Post by Paul Brodek our Used Equipment buyer
Today’s featurette is another lens profile highlighting a specific vintage lens, and category, that delivers great images on film, and could also still be a valuable arrow in your (mirrorless) digital quiver. The specific lens is a 1977 Canon FD 100mm f/2.8 S.S.C. breech-mount lens. More on that alphabet soup shortly.
We all kinda know that a 50mm lens is considered “normal” on a full-frame 35mm negative or digital sensor. “Normal” meaning it renders subjects about the same size as they appear to our eyes/brains, but without the very wide peripheral vision our eyes/brains see. Focal lengths shorter than 50mm are wide-angle, longer are telephoto. Very simply, wide lenses make everything look smaller and tele lenses make everything look bigger. Most of us think of 135mm+ when we think of telephoto, overlooking the 85-90-100-105mm range of short-tele lenses. What we’re overlooking in the short-tele range are excellent portrait and macro lenses.
I’m going to skip over macro lenses right now, since the FD 100/2.8 ain’t macro. We’ll do macro when a good one crosses my desk. On the portrait side, an 85-105mm is considered ideal because it renders human subjects in a slightly flattened perspective, which pleases our eyes/brains, while also making it easier to soften distracting backgrounds, leaving the visual emphasis on the subject. I don’t have a lot of space here for optical lessons and brain science, not that I actually understand much of that, so forgive the following compressed explanation.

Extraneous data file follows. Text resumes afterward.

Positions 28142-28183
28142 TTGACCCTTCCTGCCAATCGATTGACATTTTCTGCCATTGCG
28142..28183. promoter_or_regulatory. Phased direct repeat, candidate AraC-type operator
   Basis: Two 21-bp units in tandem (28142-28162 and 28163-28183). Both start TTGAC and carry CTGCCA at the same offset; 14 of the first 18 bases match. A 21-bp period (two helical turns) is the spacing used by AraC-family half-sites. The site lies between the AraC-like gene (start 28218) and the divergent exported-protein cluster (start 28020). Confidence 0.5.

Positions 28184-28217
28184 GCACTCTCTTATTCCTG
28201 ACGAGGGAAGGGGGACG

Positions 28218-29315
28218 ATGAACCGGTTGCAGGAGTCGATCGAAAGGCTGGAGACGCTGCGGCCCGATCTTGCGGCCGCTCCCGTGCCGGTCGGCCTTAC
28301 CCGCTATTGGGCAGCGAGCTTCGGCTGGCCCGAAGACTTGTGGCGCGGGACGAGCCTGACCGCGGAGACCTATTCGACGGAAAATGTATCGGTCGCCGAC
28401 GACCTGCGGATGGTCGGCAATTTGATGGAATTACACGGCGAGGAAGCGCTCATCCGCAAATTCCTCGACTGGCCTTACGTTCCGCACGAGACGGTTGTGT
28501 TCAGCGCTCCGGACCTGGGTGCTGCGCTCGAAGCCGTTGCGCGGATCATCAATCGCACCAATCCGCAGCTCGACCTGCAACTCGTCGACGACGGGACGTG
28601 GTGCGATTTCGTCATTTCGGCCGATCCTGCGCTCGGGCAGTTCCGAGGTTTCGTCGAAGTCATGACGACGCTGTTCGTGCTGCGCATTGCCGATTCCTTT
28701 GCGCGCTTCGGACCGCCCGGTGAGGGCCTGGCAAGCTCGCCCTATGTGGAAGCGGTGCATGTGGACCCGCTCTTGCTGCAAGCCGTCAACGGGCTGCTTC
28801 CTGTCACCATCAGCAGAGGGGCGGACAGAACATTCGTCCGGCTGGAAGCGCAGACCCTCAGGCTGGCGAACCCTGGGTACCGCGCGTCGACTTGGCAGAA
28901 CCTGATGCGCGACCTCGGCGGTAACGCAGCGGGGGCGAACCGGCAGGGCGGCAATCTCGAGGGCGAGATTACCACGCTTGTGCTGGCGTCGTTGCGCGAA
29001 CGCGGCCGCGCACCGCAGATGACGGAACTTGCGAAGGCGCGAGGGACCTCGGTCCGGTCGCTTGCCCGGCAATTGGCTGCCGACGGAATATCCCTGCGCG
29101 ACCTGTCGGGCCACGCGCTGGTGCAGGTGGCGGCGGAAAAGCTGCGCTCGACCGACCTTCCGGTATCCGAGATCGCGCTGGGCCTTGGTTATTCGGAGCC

Our eyes deliver light/data to our retinas, and our brains sort that out into a 3-dimensional moving image that we experience as “reality.” Those quotes have meaning, but there’s even less space for zen here than brain science.
Photography involves rendering that same light/data into only 2 dimensions, and that’s where lens choice and perspective matter. Wide-angle lenses make everything smaller, so shooting a head-and-shoulders portrait with a wide lens means basically shoving the lens in the subject’s face. With the front of the lens inches away from the subject’s kisser, the nose is much closer to the film/sensor than the ears. Squash that image into 2 dimensions, and your brain sees something like that stereotypical shot of a camel’s head from a fisheye lens: the nose looms huge, the ears and rearward chunks of head are tiny and fade away. Not the best way to show how lovely somebody looks.
Longer lenses put the camera further from the subject, with noses/ears/etc relatively the same distance from the film/sensor, so squashed into 2D you get the kind of face your brain usually shows you—-your subject looks swell, instead of something from a nightmare. The longer lens also narrows the amount of background shown, which isolates the subject better. You also have narrower/less depth of field, so it’s easier to throw the background out of focus, which also puts more visual emphasis on your subject.